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KCADP chair speaks with LEO Weekly about confessed killer now appealing death sentence he once requested

Pat Delahanty (right), KCADP’s executive director, was quoted in Pat_Delahanty_KCADPan article in the Sept. 23 LEO Weekly about Shawn Windsor.

On Dec. 27, 2003, Windsor killed his estranged wife, Betty Jean Windsor, and their 8-year-old son, Corey. Before his trial, in October 2006, Windsor tried to commit suicide by overdosing on antidepressants.

From Sarah Kelley’s “A Life and Death Decision“:

Five days after the suicide attempt, Jefferson County Circuit Judge Martin McDonald conducted a hearing to determine whether Windsor–still being treated at University Hospital–was competent to proceed. The judge weighed the disparate views of two mental health experts, and the following day declared that although Windsor might not be “firing on all cylinders,” he was competent enough under state law to go forward with his capital case.

A few days later, Windsor appeared in court and — ignoring the advice of defense attorneys — told the judge he wished to waive a jury trial, plead guilty to the murders and be executed.

Three years later, Windsor is appealing his death sentence to the Kentucky Supreme Court. Kelley spoke with Delahanty about his–and KCADP’s–position on this case:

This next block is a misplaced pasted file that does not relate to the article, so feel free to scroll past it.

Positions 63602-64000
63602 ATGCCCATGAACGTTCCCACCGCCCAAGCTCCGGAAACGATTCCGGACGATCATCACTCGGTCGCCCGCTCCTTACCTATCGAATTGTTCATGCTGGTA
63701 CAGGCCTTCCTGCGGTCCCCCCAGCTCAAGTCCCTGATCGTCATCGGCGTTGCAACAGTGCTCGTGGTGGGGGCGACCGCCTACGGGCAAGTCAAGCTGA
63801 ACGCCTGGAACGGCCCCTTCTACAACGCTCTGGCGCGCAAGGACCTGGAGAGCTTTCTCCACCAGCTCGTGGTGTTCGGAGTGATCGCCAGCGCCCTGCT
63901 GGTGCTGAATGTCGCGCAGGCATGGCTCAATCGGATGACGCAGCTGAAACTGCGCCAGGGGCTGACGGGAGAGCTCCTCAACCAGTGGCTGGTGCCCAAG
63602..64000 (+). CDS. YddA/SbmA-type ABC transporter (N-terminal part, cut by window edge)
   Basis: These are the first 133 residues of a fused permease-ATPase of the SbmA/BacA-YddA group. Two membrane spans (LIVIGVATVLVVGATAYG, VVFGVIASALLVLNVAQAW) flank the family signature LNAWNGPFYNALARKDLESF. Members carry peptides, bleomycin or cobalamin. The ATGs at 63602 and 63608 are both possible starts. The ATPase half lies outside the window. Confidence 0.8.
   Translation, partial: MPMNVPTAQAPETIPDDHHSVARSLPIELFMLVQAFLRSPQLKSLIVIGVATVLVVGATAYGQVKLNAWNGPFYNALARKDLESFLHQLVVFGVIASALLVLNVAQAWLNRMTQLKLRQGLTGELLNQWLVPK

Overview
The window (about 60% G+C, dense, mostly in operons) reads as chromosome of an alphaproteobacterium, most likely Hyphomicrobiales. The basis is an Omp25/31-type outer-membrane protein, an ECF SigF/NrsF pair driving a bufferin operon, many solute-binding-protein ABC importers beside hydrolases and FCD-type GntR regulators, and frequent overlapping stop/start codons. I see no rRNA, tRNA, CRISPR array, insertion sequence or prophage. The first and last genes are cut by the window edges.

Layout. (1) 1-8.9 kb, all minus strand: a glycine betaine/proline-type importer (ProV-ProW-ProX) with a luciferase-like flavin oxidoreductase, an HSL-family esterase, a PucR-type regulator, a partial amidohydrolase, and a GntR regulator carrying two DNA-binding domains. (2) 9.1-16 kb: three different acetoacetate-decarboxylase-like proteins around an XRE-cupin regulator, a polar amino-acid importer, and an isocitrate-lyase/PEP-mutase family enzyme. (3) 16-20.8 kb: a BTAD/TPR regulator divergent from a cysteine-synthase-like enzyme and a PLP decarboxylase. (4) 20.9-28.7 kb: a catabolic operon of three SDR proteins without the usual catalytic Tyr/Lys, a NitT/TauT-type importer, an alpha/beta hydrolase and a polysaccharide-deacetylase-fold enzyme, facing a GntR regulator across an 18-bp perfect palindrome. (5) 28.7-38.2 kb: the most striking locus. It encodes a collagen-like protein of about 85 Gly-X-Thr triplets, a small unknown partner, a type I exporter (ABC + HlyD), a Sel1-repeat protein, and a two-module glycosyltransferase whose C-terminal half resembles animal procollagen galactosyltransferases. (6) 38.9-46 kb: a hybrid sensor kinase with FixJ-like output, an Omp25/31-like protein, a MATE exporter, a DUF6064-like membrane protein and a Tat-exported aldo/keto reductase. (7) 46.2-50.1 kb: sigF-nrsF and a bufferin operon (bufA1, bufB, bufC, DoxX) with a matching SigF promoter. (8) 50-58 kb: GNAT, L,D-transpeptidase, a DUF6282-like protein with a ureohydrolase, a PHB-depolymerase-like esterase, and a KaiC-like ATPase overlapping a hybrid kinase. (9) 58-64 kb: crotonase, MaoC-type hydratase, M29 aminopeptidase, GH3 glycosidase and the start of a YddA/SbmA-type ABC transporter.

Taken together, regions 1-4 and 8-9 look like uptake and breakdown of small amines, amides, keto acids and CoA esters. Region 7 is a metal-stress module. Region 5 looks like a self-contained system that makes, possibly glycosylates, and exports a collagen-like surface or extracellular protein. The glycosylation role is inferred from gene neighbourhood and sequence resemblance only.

At a minimum, he [David Niehaus, the Louisville public defender representing Windsor] argues, Windsor should be re-sentenced because his mental state was not thoroughly investigated, pointing out that [Marco] Chapman — who did not attempt suicide — was granted three competency evaluations, whereas his client underwent only one.

It’s a sentiment shared by the Rev. Patrick Delahanty, executive director of the Kentucky Coalition to Abolish the Death Penalty, who believes the state should make every attempt to determine whether a defendant is competent.

“If his intent at the time was to die and he took advantage of the state’s willingness to do that, it’s a public policy gone completely awry,” he says. “Obviously, in our opinion the death penalty is never warranted. But regardless of whether you agree or disagree on that, it clearly should not be up to the person who committed the crime to determine the penalty.”

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